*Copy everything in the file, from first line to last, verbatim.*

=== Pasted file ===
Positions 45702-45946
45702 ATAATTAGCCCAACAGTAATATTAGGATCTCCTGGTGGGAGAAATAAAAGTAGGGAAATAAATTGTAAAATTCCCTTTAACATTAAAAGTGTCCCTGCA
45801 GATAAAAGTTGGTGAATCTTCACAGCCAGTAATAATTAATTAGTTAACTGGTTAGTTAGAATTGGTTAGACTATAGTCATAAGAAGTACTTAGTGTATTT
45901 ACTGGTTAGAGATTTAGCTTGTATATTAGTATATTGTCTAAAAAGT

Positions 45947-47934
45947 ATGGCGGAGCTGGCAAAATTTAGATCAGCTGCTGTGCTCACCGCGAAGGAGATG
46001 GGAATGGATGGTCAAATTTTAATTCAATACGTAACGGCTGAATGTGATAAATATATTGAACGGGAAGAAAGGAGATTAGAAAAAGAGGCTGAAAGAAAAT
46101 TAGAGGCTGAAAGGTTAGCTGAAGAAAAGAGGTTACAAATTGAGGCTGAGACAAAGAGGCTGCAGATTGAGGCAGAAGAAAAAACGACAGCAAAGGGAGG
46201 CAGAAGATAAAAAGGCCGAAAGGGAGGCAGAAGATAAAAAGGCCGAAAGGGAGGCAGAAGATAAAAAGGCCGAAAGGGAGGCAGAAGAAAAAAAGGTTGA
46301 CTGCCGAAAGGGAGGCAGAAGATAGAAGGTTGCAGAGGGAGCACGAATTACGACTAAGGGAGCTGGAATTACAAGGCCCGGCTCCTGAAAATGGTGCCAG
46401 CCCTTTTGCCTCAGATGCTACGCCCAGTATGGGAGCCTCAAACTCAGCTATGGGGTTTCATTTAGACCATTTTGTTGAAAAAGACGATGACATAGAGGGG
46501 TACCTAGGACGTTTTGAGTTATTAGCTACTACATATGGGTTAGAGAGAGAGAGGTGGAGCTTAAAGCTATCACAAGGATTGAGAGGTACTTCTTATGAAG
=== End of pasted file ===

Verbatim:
Positions 45702-45946
45702 ATAATTAGCCCAACAGTAATATTAGGATCTCCTGGTGGGAGAAATAAAAGTAGGGAAATAAATTGTAAAATTCCCTTTAACATTAAAAGTGTCCCTGCA
45801 GATAAAAGTTGGTGAATCTTCACAGCCAGTAATAATTAATTAGTTAACTGGTTAGTTAGAATTGGTTAGACTATAGTCATAAGAAGTACTTAGTGTATTT
45901 ACTGGTTAGAGATTTAGCTTGTATATTAGTATATTGTCTAAAAAGT

Positions 45947-47934
45947 ATGGCGGAGCTGGCAAAATTTAGATCAGCTGCTGTGCTCACCGCGAAGGAGATG
46001 GGAATGGATGGTCAAATTTTAATTCAATACGTAACGGCTGAATGTGATAAATATATTGAACGGGAAGAAAGGAGATTAGAAAAAGAGGCTGAAAGAAAAT
46101 TAGAGGCTGAAAGGTTAGCTGAAGAAAAGAGGTTACAAATTGAGGCTGAGACAAAGAGGCTGCAGATTGAGGCAGAAGAAAAAACGACAGCAAAGGGAGG
46201 CAGAAGATAAAAAGGCCGAAAGGGAGGCAGAAGATAAAAAGGCCGAAAGGGAGGCAGAAGATAAAAAGGCCGAAAGGGAGGCAGAAGAAAAAAAGGTTGA
46301 CTGCCGAAAGGGAGGCAGAAGATAGAAGGTTGCAGAGGGAGCACGAATTACGACTAAGGGAGCTGGAATTACAAGGCCCGGCTCCTGAAAATGGTGCCAG
46401 CCCTTTTGCCTCAGATGCTACGCCCAGTATGGGAGCCTCAAACTCAGCTATGGGGTTTCATTTAGACCATTTTGTTGAAAAAGACGATGACATAGAGGGG
46501 TACCTAGGACGTTTTGAGTTATTAGCTACTACATATGGGTTAGAGAGAGAGAGGTGGAGCTTAAAGCTATCACAAGGATTGAGAGGTACTTCTTATGAAG